When a new litigation matter lands on the desk of corporate counsel, a decision must be made: Should the work remain in-house or should it be sent to outside counsel? And, if work will be sent to outside counsel, are there specific tasks related to the matter that should be handled in-house because it takes advantage of corporate counsel’s knowledge of the business and stakeholders within the company? The 2016 Thomson Reuters Legal Department In-Sourcing and Efficiency Report surveyed more than 400 legal departments to determine how in-house teams make these types of decisions and best divide responsibilities in connection with litigation and disputes.
According to the Efficiency Report, 97 percent of the respondents reported being involved in litigation matters, up 4 percent from last year. Looking at the coming year, most legal departments (69 percent) reported they expect their use of outside counsel for litigation and disputes to stay about the same. However, among the 14 percent of departments planning to increase reliance on outside counsel for litigation and disputes in the coming year, 57 percent said it would be due to an increase in the volume of work and company growth. Many in-house attorneys can relate to the comment “We are a small in-house legal department with limited staff. Due to the volume of work required, we do have times where we need to retain outside counsel for assistance with overflow.”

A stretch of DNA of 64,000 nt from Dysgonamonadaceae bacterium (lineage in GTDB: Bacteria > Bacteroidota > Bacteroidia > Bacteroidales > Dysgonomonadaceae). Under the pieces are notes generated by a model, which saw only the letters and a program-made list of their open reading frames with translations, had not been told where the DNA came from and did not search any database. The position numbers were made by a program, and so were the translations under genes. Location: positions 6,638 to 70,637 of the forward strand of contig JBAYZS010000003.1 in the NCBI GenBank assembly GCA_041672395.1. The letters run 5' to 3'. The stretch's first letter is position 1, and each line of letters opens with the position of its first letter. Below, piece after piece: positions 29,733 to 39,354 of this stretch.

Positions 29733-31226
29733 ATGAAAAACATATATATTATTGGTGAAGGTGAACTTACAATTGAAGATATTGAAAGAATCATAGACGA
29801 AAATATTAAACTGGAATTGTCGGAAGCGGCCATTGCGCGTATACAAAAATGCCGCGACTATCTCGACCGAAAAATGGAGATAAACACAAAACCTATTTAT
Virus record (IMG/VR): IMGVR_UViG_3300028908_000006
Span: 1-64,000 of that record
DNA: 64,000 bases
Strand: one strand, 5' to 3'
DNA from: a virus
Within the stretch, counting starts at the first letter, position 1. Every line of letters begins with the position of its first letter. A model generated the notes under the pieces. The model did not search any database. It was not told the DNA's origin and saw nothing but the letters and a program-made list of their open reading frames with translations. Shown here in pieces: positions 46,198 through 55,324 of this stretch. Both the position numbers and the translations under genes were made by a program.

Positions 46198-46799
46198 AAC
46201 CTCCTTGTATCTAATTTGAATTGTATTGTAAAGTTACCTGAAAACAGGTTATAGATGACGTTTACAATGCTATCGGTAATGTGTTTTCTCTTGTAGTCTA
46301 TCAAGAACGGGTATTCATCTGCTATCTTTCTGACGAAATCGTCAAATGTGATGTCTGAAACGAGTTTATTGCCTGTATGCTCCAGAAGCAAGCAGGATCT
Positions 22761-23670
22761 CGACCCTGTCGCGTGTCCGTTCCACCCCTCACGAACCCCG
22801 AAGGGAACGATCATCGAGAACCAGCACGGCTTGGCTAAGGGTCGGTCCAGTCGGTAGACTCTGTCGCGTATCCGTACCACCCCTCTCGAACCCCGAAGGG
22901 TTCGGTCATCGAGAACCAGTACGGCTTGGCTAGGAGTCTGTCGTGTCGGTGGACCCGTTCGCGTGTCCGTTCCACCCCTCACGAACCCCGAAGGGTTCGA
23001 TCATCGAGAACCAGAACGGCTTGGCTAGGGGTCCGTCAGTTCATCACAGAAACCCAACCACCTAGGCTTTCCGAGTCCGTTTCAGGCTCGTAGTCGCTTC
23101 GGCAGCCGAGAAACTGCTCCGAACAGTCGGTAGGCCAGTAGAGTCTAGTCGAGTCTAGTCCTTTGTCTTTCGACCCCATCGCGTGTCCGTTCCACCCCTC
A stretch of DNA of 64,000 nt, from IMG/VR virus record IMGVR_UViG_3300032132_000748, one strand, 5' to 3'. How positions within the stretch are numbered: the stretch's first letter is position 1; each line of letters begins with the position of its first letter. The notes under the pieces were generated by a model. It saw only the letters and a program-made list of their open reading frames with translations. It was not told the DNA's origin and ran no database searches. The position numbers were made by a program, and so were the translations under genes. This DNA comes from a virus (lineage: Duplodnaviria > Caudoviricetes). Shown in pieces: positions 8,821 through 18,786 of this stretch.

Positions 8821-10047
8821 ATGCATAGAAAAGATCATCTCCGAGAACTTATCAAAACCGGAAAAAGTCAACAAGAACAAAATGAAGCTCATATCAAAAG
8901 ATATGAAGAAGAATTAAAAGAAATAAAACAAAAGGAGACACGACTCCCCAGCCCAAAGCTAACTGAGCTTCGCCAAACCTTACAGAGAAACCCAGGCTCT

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On the other end of the spectrum are the 17 percent of in-house teams that anticipate decreasing the amount of litigation and dispute work they outsourced. Of these, 41 percent indicated it was due to cost savings, budget restrictions, and a mandate to reduce legal fees. One attorney explained the impact of budget restrictions: “We utilize outside law firms less and narrowed it down to fewer outside firms. Now requiring alternatives to hourly billing such as flat fee or a combination of capped fees with a results-driven bonus. Trying to get more talented in-house counsel with some certified paralegals with BA degrees that are more general in nature that can handle more areas of the law.”
Budget pressures continue to push legal departments to handle at least some portions of litigated work in-house; usually these activities are associated with early case assessment, including internal information gathering (91 percent), managing the legal hold process (82 percent), and initial information gathering for discovery (81 percent). In-house teams reported they are most dependent on outside counsel for “high stakes” litigation.
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